Uber has op­por­tu­nity from Softbank stock sale

The Pak Banker - - OPINION - Shira Ovide

Uber Tech­nolo­gies Inc. is tak­ing a psy­cho­log­i­cal blow now that a ros­ter of com­pany stock­hold­ers agreed to sell their shares at a steep dis­count. But the stock sale is the right thing to do both for the Uber stock­hold­ers and po­ten­tially for Uber it­self if it takes ad­van­tage of the op­por­tu­nity. Let's not gloss over the bad news, though. Yes, some of Uber's ear­li­est em­ploy­ees and first in­vestors will make a bun­dle by sell­ing shares to SoftBank and other firms that are buy­ing the slug of Uber shares. The stock sale won't work out so well for the com­pany's more re­cent in­vestors.For ex­am­ple, Saudi Ara­bia's gov­ern­ment in­vest­ment fund spent bil­lions of dol­lars to buy Uber shares less than two years ago. The fresh stock pur­chase led by SoftBank val­ues the com­pany at a sig­nif­i­cant dis­count to that im­plied val­u­a­tion of $69 bil­lion, which means the Saudis are now hold­ing a los­ing in­vest­ment. It's a downer for them, and for Uber, to take a big step back in val­u­a­tion.

Even with the short-term pain, the SoftBank stock sale could have far-reach­ing and wel­come rip­ple ef­fects. If the stock sale is fi­nal­ized, Uber's former CEO Travis Kalan­ick will have less sway over the com­pany be­cause his shares will no longer in­clude ex­tra vot­ing power. It's clear Kalan­ick did much harm to Uber -- as well as much good -- and the com­pany is bet­ter off with Kalan­ick tak­ing a di­min­ished role. It's also time to re­visit whether Kalan­ick should stay on Uber's board at all. The big­ger op­por­tu­nity is whether Uber with SoftBank's help can cut back on the profit-drain­ing wars with ri­vals around the world. SoftBank Group Corp. will soon be a backer of many of the top on-de­mand ride com­pa­nies world­wide, in­clud­ing in China, South­east Asia, Brazil and In­dia. It amounts to an all-or-noth­ing gam­ble by SoftBank on the fu­ture of rides on de­mand.It's clear, though, that it will be tough for Uber, In­dia's Ola, 99 in Brazil and other com­peti­tors to be fi­nan­cial win­ners as long as they are slash­ing fares and of­fer­ing driver in­cen­tives to win mar­ket share from one an­other. As a shared in­vestor with a lot at stake, SoftBank may have the power to be­gin to ease those wars. If that sounds like col­lu­sion ... I sup­pose it is. And it won't be great for peo­ple who be­came used to cheap rides.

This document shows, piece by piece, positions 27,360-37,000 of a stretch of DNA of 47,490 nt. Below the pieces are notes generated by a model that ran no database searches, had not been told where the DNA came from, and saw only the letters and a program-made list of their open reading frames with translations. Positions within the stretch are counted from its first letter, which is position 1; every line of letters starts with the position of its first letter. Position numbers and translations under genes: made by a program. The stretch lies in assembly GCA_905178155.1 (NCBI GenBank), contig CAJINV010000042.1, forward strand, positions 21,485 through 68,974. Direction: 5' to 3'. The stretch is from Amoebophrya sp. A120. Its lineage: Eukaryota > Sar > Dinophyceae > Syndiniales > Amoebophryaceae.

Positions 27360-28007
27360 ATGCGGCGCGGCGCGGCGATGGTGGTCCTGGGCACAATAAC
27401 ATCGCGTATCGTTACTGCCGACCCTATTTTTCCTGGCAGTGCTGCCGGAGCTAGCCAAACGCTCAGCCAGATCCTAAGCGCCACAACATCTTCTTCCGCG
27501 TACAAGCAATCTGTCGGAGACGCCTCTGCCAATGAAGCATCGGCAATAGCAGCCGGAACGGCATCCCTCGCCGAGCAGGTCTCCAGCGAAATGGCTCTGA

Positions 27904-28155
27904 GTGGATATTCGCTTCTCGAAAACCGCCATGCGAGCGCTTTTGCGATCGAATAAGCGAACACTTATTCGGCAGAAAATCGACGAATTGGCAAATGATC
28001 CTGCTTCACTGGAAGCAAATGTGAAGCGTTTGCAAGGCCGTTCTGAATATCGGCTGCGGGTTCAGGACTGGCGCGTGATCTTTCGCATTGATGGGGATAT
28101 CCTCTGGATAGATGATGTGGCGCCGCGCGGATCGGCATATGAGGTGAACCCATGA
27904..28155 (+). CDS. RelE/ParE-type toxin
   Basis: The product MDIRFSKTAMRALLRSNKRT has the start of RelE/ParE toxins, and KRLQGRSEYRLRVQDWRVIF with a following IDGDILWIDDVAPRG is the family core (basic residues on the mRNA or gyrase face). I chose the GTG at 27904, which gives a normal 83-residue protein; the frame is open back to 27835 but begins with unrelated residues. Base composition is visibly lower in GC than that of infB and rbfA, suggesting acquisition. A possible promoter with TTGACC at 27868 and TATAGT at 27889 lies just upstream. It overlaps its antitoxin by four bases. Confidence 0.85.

Uber has al­ready fully re­treated from China and Rus­sia, two mar­kets in which the U.S. startup had stiff com­pe­ti­tion. But while a fur­ther global re­trench­ment might ease Uber's whop­ping losses, it also would raise ques­tions about whether the com­pany can ful­fill its grand­est am­bi­tions. Uber's val­u­a­tion un­til now had been premised on the be­lief that its on-de­mand ride busi­ness would be suc­cess­ful in many pock­ets of the globe.Still, Uber is at a turn­ing point. The com­pany and the trans­porta­tion rev­o­lu­tion it helped spark are ma­tur­ing. That means Uber needs to be­come a real busi­ness, not one that re­lies on in­vestors con­tin­u­ing to fund its losses into per­pe­tu­ity.

Newspapers in English

Newspapers from Pakistan

© PressReader. All rights reserved.